Quant finance editor
Mauro Cesa is quantitative finance editor for Risk.net, based in London. He leads the team responsible for the publication of quantitative research across all brands of the division.
The section of Risk.net he manages, Cutting Edge, publishes peer-reviewed papers on derivatives, asset and risk management, and commodities.
Mauro holds a degree in economics from the University of Trieste and a masters in quant finance from the University of Brescia.
New research addresses fundamental issues with ANN approximation of pricing models
Quants explain the application of the latest techniques
A digital transaction system developed by quants at DZ Bank could slash margin costs for derivatives
Market generator models may aid areas of finance where data is limited or sensitive
Trades’ size limits, membership rules and more transparency key to avoid another CCP default
CCPs need new tools to scrutinise their members, for everyone’s good health
Risk and portfolio managers at La Francaise and LFIS are squeezing more information out of stress tests
Bloomberg quant has developed a balance-sheet model for XVA pricing
A rigorous backtest for ES cannot exist, but a good approximation might do the job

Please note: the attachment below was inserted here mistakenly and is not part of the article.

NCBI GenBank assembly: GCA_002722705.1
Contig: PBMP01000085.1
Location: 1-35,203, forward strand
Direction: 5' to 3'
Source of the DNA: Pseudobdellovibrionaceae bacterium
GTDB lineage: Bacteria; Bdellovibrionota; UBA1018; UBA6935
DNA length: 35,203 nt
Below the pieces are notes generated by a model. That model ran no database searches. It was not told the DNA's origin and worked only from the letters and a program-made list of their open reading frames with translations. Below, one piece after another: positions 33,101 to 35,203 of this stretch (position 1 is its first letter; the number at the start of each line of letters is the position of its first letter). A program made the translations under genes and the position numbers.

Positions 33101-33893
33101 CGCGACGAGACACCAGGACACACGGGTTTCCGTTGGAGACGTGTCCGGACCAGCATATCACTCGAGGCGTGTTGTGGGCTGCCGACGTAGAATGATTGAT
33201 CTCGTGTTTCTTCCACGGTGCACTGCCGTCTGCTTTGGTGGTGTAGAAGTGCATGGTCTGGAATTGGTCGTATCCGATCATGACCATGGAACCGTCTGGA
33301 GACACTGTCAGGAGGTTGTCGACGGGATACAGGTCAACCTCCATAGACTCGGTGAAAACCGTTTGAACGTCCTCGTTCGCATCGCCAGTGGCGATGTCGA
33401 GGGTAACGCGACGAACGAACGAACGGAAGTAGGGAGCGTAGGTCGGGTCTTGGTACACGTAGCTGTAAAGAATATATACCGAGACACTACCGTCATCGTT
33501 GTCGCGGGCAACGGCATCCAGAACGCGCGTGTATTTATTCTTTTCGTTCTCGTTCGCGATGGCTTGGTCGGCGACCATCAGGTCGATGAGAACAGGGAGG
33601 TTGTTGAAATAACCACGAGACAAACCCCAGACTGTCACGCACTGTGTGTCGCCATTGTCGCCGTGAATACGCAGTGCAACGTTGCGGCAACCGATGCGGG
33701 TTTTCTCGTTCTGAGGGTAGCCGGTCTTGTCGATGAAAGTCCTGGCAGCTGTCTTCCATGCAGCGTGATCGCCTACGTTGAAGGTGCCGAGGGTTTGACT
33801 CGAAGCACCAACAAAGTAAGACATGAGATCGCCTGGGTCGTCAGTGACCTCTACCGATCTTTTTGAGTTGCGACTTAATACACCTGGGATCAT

Banque Pictet quant explains a new backtesting method for expected shortfall
Numerix quant presents a model aimed at showing the total cost of a trade
Quant says a new machine learning technique could change the way banks hedge derivatives
Credit Suisse quant talks about new paper on valuing quanto options
Course director discusses machine learning explainability and reclaiming game theory from economists
This year's analysis recognises a turning point in machine learning applications
Post-Libor environment and financial crime detection to drive future research, says top quant
Genuine artificial intelligence remains "very, very far away", says Imperial College's Brigo
Initial margin, optimal execution and applications of machine learning were the hottest topics of 2017
UK bank's head of quantitative analytics leaves after 10 years
Automated trading not to blame for higher equity volatility during the crisis, says senior quant